Saturday, 21 March 2015

China has World's Worst Delays

Shanghai's Pudong Airport one of the world's worst in terms of delays
After my trip to Xiamen that resulted in delays going there and back, I'm not surprised to find China's airports and airlines were the worst in the world for being on time last year, according to FlightStats.

The US-based data provider on air travel found of the world's 61 largest airports, the seven worst performers for on-time departures were all mainland airports, with Hangzhou's Xiaoshan, Shanghai's Hongqiao and Pudong facilities taking the bottom three spots. Only 37.74 percent of flights left on time from Xiaoshan, 37.17 percent from Hongqiao, and 37.26 percent from Pudong.

These three airports were followed by Shenzhen Baoan, Guangzhou Baiyun, Chongqing Airport and Beijing Capital International Airport.

Japan's Haneda Airport had the best on-time rate of 89.76 percent of the largest airports in the world, while Itami airport was the best performing of 374 world airports of all sizes with an on-time percentage of 94.56.

Zou Jianjun of the Civil Aviation Management Institute of China said management of China's facilities had not kept up with demand and the network was concentrated in a few areas.

"Flight lines are too centralized in Beijing, Shanghai and Guangzhou, and it's a big challenge for their managers," he said. "Even if a small mistake happens at any of these major airports, it's quite possible that flights in other cities will be affected."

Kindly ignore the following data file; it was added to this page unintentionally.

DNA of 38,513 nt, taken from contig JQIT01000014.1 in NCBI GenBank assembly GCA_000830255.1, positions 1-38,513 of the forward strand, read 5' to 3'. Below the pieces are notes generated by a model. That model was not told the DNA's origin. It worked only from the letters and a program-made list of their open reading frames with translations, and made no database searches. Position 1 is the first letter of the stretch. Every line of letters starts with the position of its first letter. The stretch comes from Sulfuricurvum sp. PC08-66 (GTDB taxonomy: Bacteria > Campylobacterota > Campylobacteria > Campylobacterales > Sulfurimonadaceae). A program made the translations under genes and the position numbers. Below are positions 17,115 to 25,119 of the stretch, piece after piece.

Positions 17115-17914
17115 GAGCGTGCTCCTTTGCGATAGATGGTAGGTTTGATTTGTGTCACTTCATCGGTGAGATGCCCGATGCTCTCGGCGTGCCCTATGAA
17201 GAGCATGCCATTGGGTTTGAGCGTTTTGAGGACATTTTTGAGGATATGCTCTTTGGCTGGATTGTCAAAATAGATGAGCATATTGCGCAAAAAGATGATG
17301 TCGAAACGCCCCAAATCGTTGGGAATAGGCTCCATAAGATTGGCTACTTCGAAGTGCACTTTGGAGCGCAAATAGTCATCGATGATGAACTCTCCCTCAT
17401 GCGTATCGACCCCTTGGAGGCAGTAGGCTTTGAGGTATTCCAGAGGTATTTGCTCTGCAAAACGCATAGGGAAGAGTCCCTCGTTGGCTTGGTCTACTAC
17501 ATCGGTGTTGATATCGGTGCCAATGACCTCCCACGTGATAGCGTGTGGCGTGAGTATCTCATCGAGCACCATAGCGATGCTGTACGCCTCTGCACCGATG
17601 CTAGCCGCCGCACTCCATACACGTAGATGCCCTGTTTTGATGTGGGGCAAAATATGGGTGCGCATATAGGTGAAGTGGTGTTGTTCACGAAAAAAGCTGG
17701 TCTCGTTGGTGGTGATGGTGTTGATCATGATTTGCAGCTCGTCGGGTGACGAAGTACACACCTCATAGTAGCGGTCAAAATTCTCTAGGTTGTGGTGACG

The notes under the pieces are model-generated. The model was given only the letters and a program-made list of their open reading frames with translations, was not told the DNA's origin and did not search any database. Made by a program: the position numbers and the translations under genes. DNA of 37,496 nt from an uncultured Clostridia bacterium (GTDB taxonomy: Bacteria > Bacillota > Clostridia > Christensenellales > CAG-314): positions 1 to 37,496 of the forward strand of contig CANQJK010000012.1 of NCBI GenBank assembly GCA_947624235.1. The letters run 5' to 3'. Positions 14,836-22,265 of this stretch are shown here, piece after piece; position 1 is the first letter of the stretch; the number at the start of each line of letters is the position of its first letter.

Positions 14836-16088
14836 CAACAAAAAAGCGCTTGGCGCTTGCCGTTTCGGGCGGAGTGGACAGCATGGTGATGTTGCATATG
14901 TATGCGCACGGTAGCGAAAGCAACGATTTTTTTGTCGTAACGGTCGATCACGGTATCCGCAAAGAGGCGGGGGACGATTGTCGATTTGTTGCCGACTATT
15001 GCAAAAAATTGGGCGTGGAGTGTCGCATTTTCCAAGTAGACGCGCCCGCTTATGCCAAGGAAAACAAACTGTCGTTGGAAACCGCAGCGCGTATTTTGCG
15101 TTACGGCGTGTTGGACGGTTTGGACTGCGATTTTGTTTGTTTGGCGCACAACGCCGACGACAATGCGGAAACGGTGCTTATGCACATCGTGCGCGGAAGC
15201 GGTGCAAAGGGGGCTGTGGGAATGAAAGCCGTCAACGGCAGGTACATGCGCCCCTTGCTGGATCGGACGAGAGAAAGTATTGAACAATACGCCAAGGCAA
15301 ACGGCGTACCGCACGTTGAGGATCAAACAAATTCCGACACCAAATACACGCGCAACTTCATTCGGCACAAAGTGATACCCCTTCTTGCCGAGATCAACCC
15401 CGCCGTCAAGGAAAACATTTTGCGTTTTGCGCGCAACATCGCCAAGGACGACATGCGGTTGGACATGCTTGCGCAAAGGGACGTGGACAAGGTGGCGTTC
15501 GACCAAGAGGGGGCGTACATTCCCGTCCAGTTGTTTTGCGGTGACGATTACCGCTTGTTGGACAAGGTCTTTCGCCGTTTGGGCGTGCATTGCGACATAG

How about the fact that China's military controls the country's air space and only allows a fraction of it for commercial air travel? And with the boom in air travel, there are bound to be frictions between commercial and military interests, and the government has not resolved the situation.

This has resulted in not air rage, but ground rage, where passengers vent their frustration of delays on ground crew staff, and in a few instances things have gotten violent. Last February, a near riot broke out after more than 2,000 passengers were left stranded at Xinzheng International Airport at Zhengzhou, Henan province.

Is this how the Central government would like to see the commercial aviation industry develop? Some 390 million people traveled by airplanes last year, which is double the 2009 figure. Something's gotta give.

Nevertheless, Hong Kong International Airport dropped in the rankings too, down from 22nd spot to 80th last year.

No mainland or Hong Kong airlines made the top 10 list of having on-time arrivals last year. KLM took top spot at 88.66 percent.

Another crazy statistic from FlightStats is that if all the extra time passengers and crew spent waiting on the tarmac for flights to take off in the mainland in 2014 were added together, the total would amount to about 232 years. Even notified flight delays would add up to about 183 years.

That's a lot of wasted time! Imagine that lost productivity could have boosted China's GDP even more...

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